You will have to contact each company or organization separately in order to manage your loved one’s online accounts and profiles. Start by creating a list of all known digital assets. You may be able to find some of this information in the will, but might need to ask other family members and/or close friends for help in compiling the list. The deceased’s employer may also have input on various business accounts and networks that were owned or managed.
Some digital services provide step-by-step instructions on how to close/cancel online accounts and profiles, but in most cases, information regarding account termination can only be found by reading the “Terms and Conditions” of each individual service. Needless to say, there’s a lot of fine print to wade through. It might be easier to delegate certain tasks to trusted family or friends to ensure that everything is properly taken care of.
Google states that they will work with immediate family members or representatives to close a loved one’s account but they do not disclose login details or passwords under any circumstances. In certain cases, Google may provide content from a deceased user’s account, but their main responsibility is to keep people’s information private and secure.
When submitting a request to close your loved one’s Google email account, you must state your relationship to the deceased and provide a government-issued ID or driver’s license (as well as a copy of the death certificate).
If you’re managing your own Google account, use Inactive Account Manager to alert a trusted person when your Google account is inactive for a set period of time, You can also choose to share specific data with your trusted contact.
Facebook offers the following options for deceased user profiles:
1. Memorialization – a Facebook profile can be memorialized so that family and friends can post remembrances on their loved one’s page. You can choose to memorialize your Facebook account in advance by selecting a “legacy contact” to administer the account after your death.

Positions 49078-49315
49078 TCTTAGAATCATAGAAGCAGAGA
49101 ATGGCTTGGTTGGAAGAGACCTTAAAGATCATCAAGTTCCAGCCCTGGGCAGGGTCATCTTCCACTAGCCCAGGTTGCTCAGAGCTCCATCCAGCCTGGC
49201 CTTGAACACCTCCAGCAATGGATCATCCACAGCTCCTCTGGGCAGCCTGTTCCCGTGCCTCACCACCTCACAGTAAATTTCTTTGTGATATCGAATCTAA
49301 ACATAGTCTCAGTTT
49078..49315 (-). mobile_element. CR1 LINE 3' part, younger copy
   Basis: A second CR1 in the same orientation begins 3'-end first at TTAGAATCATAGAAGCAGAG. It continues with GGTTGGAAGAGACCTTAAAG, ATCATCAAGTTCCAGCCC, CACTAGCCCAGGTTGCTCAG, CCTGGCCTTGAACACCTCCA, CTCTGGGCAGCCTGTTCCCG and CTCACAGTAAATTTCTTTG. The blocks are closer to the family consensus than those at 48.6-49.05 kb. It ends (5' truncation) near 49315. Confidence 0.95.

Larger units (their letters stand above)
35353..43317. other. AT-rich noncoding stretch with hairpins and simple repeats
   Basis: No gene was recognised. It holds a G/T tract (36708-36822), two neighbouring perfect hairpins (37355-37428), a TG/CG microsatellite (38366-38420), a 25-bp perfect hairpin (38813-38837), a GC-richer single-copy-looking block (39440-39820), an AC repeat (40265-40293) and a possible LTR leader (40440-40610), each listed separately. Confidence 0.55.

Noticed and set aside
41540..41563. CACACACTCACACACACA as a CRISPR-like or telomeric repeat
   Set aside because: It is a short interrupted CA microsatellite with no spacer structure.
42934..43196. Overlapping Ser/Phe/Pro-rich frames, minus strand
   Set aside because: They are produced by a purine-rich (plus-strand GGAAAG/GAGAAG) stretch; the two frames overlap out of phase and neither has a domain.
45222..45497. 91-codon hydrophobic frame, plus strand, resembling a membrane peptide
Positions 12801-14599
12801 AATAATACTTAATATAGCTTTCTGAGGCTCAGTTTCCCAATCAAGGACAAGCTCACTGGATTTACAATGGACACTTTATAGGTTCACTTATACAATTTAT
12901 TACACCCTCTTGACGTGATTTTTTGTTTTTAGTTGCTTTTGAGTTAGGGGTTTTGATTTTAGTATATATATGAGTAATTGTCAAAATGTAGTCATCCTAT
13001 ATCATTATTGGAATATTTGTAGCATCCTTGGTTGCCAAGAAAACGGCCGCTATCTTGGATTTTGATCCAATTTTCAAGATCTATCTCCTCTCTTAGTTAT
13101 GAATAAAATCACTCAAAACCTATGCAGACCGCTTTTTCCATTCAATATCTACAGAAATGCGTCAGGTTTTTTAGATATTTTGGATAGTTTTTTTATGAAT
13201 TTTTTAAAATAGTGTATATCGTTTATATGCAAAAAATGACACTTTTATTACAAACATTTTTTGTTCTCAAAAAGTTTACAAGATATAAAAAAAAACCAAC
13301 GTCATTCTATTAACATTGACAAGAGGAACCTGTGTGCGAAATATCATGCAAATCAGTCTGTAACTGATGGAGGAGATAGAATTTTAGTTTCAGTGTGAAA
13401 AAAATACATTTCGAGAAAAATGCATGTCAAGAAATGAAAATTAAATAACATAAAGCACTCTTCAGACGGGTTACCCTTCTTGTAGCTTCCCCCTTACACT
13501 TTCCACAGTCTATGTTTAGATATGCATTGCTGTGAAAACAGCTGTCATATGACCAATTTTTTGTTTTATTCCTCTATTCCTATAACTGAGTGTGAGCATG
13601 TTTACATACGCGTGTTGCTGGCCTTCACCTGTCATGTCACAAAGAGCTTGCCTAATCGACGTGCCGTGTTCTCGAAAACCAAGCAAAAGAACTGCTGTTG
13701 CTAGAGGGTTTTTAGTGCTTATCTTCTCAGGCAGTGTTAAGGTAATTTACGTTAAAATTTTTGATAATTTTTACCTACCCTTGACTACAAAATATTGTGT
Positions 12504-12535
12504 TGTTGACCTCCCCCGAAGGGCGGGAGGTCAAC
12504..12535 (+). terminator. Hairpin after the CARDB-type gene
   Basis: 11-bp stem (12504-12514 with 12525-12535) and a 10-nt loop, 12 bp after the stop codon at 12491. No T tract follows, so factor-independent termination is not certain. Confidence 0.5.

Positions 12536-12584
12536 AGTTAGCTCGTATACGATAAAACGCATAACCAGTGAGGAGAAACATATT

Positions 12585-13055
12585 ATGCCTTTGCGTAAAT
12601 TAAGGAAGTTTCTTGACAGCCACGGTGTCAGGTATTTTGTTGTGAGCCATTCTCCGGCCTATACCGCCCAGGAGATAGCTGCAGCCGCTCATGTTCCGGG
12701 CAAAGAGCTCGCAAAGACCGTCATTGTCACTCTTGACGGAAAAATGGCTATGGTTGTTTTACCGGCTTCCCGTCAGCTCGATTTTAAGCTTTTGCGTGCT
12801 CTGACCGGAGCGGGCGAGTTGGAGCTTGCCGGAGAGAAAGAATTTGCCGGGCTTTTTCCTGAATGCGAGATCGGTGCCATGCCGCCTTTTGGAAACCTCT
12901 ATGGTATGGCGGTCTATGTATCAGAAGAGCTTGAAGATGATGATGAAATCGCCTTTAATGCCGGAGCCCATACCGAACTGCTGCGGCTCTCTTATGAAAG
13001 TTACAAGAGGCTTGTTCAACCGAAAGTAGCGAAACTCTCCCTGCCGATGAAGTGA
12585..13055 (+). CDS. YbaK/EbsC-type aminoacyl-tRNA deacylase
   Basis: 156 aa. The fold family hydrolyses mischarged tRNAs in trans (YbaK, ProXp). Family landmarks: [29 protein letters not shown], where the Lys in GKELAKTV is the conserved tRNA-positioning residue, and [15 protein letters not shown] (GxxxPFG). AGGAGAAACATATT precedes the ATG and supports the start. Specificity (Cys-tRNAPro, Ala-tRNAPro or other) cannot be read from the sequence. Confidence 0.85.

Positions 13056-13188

The legacy contact should be a Facebook friend who is responsible for managing the account (e.g., updating pictures, responding to messages), but they will not have access to private messages and cannot change posts on your timeline.
2. Permanent Deletion – this option can be requested in advance. Once your Facebook account is permanently deleted, it is no longer available on Facebook and cannot be reactivated. You still need to select a legacy contact when deleting your Facebook profile, but the person will only have limited capabilities and cannot post any updates on your page.
Only verified immediate family members can request to remove a loved one’s Facebook account. You’ll need to provide either a valid death certificate or proof of authority to get the account deactivated.
Managing a digital legacy is a significant part of the end of life process. Some of the personal digital assets we store online cannot be recreated, re-purchased, or re-downloaded, which makes them priceless.
Creating a digital legacy plan for these valuable assets is just as important as writing a will or pre-planning a funeral. Taking care of the details now will provide much-needed peace of mind to you and your family when the time comes.Back to Blog